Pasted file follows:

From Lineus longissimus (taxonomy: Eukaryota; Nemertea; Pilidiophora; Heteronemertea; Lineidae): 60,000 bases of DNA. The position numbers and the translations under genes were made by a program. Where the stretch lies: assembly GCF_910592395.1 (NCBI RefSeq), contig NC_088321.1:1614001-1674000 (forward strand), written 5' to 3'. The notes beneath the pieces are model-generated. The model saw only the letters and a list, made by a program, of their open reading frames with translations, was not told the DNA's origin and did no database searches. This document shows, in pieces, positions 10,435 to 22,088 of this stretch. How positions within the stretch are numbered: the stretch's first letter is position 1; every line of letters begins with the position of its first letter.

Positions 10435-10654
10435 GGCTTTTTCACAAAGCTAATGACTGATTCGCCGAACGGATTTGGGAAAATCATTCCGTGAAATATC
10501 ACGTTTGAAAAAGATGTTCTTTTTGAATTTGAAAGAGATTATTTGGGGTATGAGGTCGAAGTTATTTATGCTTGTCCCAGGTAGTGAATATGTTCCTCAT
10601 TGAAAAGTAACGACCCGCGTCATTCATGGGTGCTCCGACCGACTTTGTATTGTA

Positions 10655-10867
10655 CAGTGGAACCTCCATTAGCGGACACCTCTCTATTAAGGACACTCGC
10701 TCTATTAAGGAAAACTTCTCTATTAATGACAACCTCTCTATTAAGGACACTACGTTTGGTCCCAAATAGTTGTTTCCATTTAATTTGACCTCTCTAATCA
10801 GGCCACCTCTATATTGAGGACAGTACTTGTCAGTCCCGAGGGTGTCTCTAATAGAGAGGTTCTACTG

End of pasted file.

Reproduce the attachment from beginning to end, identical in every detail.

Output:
From Lineus longissimus (taxonomy: Eukaryota; Nemertea; Pilidiophora; Heteronemertea; Lineidae): 60,000 bases of DNA. The position numbers and the translations under genes were made by a program. Where the stretch lies: assembly GCF_910592395.1 (NCBI RefSeq), contig NC_088321.1:1614001-1674000 (forward strand), written 5' to 3'. The notes beneath the pieces are model-generated. The model saw only the letters and a list, made by a program, of their open reading frames with translations, was not told the DNA's origin and did no database searches. This document shows, in pieces, positions 10,435 to 22,088 of this stretch. How positions within the stretch are numbered: the stretch's first letter is position 1; every line of letters begins with the position of its first letter.

Positions 10435-10654
10435 GGCTTTTTCACAAAGCTAATGACTGATTCGCCGAACGGATTTGGGAAAATCATTCCGTGAAATATC
10501 ACGTTTGAAAAAGATGTTCTTTTTGAATTTGAAAGAGATTATTTGGGGTATGAGGTCGAAGTTATTTATGCTTGTCCCAGGTAGTGAATATGTTCCTCAT
10601 TGAAAAGTAACGACCCGCGTCATTCATGGGTGCTCCGACCGACTTTGTATTGTA

Positions 10655-10867
10655 CAGTGGAACCTCCATTAGCGGACACCTCTCTATTAAGGACACTCGC
10701 TCTATTAAGGAAAACTTCTCTATTAATGACAACCTCTCTATTAAGGACACTACGTTTGGTCCCAAATAGTTGTTTCCATTTAATTTGACCTCTCTAATCA
10801 GGCCACCTCTATATTGAGGACAGTACTTGTCAGTCCCGAGGGTGTCTCTAATAGAGAGGTTCTACTG